However, C# 5.0 which ships in .NET 4.5 & Visual Studio 2012 (as well as in Mono 2.11+) allows you to write/modify code to be async through the use of the new
If you're already a .NET developer, C# async & await and SignalR are very easy to pick-up, learn and run, allowing you to build highly scalable, very high performance systems.
Node is single-threaded! If your code has to perform some heavy processing, for example, performing a complex calculation over a large amount of data, it'll prevent a single node instance from serving other incoming requests until each processing operation is complete. Thus, you will need to plan on enabling node clustering (currently an experimental feature) or, if you host node on Windows, use IIS & IISNode]4 which handles node instance management using the (awesome) IIS & Windows Process Activation infrastructure.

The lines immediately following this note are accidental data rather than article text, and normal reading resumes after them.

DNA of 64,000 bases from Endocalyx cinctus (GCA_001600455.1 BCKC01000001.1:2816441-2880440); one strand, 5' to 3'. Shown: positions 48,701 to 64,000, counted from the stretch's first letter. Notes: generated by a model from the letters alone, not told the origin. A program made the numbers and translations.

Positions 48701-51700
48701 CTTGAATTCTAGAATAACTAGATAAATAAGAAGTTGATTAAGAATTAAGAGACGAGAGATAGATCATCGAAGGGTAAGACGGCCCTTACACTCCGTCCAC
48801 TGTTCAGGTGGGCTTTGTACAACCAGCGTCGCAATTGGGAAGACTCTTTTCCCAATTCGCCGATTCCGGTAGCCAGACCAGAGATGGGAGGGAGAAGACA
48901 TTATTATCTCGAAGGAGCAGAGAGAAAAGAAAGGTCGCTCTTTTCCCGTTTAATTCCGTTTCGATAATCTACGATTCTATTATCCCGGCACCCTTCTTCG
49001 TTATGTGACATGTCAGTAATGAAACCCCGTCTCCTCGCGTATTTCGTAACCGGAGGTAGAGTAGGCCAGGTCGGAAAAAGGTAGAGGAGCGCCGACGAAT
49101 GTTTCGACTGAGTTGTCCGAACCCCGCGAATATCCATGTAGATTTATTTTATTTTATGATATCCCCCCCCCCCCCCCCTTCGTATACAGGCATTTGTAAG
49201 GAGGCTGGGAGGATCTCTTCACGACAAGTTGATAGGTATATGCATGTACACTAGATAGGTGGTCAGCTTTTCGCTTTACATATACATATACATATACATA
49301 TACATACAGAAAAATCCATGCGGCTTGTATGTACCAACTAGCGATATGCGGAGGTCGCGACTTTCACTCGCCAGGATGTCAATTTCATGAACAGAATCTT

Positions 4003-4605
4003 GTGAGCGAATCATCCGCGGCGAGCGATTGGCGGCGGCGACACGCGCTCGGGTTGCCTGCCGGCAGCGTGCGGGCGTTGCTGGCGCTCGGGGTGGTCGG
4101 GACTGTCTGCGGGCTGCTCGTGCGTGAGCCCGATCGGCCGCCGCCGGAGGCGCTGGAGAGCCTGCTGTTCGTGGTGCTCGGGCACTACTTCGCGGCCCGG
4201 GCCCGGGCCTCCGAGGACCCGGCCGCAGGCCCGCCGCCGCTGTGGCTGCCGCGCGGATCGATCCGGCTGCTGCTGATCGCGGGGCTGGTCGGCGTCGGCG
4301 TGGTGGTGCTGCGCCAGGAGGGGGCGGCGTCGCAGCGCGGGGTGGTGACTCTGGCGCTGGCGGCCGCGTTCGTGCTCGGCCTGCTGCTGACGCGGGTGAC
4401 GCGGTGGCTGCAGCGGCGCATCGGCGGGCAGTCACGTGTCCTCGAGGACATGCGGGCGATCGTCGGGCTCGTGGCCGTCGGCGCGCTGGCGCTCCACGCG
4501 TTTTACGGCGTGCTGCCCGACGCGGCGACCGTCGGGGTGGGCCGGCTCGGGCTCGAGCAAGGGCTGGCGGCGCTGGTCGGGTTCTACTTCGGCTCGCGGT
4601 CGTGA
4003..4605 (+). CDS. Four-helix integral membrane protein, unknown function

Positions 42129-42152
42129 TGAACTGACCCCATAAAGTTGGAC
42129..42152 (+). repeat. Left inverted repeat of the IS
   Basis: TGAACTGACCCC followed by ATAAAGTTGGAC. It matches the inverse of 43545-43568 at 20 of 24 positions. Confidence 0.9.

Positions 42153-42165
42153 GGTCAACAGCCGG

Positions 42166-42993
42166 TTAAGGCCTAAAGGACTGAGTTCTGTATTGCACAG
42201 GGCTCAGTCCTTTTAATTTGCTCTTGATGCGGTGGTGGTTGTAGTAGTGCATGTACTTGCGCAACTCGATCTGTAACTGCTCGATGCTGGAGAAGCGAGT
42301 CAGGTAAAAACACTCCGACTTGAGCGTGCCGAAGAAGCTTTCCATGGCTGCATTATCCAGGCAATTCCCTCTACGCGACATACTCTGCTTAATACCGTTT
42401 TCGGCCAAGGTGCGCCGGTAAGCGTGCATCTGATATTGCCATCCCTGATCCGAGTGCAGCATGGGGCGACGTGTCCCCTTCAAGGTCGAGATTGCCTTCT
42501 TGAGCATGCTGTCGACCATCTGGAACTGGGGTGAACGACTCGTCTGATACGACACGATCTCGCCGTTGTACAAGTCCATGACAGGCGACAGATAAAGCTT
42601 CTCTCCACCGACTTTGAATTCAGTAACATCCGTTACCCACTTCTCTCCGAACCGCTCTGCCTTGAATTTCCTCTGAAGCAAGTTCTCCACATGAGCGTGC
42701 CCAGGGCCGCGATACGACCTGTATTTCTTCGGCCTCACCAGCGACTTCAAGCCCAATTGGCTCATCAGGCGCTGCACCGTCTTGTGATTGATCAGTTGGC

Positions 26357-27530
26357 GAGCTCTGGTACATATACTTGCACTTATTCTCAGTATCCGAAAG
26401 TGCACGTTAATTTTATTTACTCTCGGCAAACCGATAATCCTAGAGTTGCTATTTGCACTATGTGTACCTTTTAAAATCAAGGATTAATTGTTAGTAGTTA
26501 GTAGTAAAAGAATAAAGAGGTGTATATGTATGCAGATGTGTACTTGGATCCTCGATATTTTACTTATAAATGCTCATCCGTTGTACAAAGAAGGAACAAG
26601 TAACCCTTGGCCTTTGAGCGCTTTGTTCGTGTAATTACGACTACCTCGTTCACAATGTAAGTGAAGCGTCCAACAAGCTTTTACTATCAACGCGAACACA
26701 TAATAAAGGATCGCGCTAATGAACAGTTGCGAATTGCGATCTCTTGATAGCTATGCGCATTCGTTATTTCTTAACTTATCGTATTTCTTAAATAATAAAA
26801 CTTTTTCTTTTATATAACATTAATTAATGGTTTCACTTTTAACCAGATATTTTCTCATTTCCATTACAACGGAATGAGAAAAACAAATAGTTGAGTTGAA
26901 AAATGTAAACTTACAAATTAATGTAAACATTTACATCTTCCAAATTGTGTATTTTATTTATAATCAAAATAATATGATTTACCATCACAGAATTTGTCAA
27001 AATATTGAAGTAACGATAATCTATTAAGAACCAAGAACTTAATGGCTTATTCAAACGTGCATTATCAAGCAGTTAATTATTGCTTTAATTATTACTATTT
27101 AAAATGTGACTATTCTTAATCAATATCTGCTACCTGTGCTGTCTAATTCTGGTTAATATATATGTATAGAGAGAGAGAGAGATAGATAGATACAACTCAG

Compared to the typical .NET developer's debugging experience, debugging code running under node is a slow and cumbersome process right now. To do so requires you to use node-inspector and Chrome web browser to debug the code, but the experience is poor: Breakpoints aren't preserved across runs; conditional breakpoints are not supported; the displayed call stack is shallow; etc.
If you develop using Visual Studio, Mads Kristensen's "Web Essentials 2012 for Visual Studio
integrated side-by-side views of LESS/SASS, CoffeeScript and TypeScript is absolutely killer :D